When the fourth season of HBO’s “Boardwalk Empire” series launches on Sunday, viewers will watch as the title credits open on politician-cum-gangster Nucky Thompson (played by Steve Buscemi) standing in silence, surveying Atlantic City’s beach as he smokes a cigarette and bottles of illegal rye whiskey wash up at his feet.
But even though the work of historical fiction takes place chiefly in the resort town that the Atlantic County treasurer (named Enoch Johnson in real life) controlled throughout the Prohibition era, neither one grain of sand nor one drop of ocean water was actually captured on tape in New Jersey. The same is true for the well-traveled boardwalk, the Million Dollar Pier, and even the unpaved path meant to depict the White Horse Pike as it looked in 1920.
Deeming it more economically feasible to set the scene using digital effects than to recreate a historically accurate section of boardwalk in Asbury Park as had been discussed, Boardwalk Empire’s producers have shot every frame inside a Brooklyn studio. But that hasn’t stopped the officials who look after New Jersey’s film, tourism, and employment interests from lavishly promoting — and reaping rewards from — the series and actively pursuing others that may not immediately appear to present the Garden State in the best light.
As Steven Gorelick, executive director of the New Jersey Motion Picture and Television Commission (NJMPTVC), said of “Boardwalk Empire, ” “It’s very good exposure for New Jersey. It’s the kind of marketing you can’t get through ads.”
Marketing Movies Makes Money
Exposure. Marketing. Publicity. Intangible benefits. Ideally, every New Jersey-focused production would directly benefit the economy with drawn-out production schedules and dazzling portrayals of the state’s assets and people, but the reality is that shows about New Jersey gangsters or housewives or tacky shore-goers bring the eyeballs and the interest even when they’re shot out-of-state.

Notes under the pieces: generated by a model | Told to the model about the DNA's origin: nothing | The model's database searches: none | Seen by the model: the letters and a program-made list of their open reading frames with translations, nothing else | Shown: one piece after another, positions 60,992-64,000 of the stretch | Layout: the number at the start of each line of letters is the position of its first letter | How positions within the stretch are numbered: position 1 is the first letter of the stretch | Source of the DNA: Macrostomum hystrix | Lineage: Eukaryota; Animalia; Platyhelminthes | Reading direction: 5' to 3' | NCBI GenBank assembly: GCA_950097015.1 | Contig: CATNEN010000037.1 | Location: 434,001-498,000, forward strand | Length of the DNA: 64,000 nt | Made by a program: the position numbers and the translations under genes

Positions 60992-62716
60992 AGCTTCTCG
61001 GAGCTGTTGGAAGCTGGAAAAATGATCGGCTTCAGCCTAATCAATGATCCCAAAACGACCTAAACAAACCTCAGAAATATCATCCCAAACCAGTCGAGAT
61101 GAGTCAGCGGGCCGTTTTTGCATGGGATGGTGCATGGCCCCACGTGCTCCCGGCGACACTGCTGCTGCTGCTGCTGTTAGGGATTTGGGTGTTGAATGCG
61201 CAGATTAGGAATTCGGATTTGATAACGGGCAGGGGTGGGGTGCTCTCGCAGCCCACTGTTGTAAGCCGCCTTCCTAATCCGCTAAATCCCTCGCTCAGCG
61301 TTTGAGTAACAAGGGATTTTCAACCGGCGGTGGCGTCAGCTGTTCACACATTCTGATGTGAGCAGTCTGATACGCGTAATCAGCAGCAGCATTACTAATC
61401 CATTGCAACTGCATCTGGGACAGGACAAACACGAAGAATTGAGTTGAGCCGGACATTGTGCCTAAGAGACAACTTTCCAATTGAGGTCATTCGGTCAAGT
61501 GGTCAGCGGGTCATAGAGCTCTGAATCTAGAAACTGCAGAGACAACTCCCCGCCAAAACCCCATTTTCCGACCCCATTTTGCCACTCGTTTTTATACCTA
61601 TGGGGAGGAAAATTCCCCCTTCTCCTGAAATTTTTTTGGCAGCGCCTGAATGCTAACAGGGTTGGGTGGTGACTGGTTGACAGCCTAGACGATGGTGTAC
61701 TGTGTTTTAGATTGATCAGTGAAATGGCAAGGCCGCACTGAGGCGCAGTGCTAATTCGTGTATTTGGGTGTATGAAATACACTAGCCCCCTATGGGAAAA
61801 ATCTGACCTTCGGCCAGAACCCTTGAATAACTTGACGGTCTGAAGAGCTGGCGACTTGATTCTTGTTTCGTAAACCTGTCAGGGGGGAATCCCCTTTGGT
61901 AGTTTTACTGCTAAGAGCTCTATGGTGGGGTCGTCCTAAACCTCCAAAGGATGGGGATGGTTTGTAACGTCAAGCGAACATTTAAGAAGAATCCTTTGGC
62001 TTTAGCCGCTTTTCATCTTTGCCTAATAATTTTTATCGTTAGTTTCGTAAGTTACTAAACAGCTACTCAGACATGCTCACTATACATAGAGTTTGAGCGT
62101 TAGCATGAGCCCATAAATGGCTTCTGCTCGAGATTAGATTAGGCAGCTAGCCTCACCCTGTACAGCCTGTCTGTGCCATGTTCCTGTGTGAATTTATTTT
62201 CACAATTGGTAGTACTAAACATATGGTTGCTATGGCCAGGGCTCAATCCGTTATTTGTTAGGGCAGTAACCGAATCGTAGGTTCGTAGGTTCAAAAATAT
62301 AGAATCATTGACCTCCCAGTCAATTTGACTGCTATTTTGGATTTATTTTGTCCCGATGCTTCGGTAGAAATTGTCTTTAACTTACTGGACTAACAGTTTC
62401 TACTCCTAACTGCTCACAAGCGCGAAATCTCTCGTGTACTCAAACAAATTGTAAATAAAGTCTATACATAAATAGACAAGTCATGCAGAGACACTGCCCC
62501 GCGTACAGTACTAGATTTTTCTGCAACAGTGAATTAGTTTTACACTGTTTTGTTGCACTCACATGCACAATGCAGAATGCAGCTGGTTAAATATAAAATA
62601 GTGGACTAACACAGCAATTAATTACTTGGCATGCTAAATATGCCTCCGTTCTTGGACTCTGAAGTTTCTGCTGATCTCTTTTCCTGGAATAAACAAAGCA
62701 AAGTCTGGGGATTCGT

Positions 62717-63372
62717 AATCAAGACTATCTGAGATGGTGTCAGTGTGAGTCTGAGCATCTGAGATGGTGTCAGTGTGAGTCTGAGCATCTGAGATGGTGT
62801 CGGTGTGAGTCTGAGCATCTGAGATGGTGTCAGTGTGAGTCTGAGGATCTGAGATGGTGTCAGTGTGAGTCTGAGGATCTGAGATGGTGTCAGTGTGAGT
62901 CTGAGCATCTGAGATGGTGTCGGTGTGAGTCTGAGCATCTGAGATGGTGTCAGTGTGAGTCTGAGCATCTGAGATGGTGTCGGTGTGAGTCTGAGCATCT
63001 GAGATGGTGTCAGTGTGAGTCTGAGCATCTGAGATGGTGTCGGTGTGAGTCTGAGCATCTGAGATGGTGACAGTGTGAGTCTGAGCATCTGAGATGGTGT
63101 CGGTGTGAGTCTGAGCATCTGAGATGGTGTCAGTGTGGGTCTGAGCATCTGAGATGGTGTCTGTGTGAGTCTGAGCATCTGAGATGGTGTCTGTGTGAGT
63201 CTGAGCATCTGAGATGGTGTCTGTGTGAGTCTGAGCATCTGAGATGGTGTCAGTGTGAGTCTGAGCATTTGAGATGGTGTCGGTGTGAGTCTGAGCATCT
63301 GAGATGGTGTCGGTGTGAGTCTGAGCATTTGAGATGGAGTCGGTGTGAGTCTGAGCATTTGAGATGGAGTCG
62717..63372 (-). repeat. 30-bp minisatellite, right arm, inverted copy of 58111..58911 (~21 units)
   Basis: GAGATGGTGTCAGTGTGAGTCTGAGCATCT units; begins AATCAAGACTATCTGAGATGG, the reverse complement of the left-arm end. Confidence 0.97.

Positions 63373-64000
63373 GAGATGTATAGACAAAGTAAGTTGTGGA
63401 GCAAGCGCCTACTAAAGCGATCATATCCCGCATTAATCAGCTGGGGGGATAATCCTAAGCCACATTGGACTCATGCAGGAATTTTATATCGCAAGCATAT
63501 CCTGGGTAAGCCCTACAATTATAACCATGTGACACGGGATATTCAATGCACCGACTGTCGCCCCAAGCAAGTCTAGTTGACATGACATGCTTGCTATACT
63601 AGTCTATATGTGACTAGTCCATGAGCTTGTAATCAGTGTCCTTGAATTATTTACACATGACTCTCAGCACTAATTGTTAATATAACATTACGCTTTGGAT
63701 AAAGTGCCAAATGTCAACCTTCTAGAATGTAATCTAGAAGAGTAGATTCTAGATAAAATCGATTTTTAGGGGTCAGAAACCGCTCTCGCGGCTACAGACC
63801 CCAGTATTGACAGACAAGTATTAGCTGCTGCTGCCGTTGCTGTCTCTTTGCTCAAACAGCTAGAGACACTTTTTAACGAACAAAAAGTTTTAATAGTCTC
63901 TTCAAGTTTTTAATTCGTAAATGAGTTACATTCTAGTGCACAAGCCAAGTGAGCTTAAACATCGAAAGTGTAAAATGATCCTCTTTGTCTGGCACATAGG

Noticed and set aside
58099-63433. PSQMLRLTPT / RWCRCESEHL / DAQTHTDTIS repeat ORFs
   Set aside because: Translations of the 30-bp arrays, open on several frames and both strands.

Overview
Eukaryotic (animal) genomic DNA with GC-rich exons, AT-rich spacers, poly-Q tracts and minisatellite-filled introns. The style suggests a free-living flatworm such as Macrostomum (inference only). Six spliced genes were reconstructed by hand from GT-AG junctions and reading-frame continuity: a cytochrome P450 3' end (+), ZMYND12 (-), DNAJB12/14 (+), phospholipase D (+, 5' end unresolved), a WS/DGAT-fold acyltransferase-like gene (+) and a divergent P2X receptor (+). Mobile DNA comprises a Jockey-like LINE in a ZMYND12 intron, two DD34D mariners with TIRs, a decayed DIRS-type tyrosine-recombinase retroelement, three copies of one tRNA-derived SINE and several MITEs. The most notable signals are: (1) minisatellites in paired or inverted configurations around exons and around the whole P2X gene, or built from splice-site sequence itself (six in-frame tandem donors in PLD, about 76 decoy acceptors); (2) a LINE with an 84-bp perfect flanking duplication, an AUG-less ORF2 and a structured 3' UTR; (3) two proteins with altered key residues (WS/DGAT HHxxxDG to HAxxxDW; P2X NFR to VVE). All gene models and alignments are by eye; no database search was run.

“If anything, HBO put us in the spotlight, which is every PR person’s dream,” said Katie Dougherty, director of public relations for Caesars Entertainment for the Atlantic City region. With the help of the Atlantic City Convention and Visitors Authority (ACCVA), many of the city’s tourist amenities unveiled Prohibition-themed promotions when the series debuted. The Atlantic City Rail Line wrapped itself in advertisements and Resorts Casino Hotel spent the next two years branding itself with motifs from the era. But it was Caesars that earned its place as HBO’s exclusive partner.
With a license to use copyrighted assets for one year, the casino resort went so far as to redesign its gaming chips, loyalty gaming cards, and key cards; establish an interactive social-media campaign; mount a lighted 25- x 40-foot sign; create related hotel packages; email notices to a list of subscribers in the double-digit millions; and play the trailer on guest room and casino-floor TV monitors in its properties across the United States.
That’s in addition to literally rolling out the red carpet for the entire cast (save Buscemi, who was ill) for the screening of the series premier and transforming the One Atlantic catering space into an elegant, historically accurate speakeasy — complete with Model Ts borrowed from an antique car museum — to entertain 600 VIPs afterwards.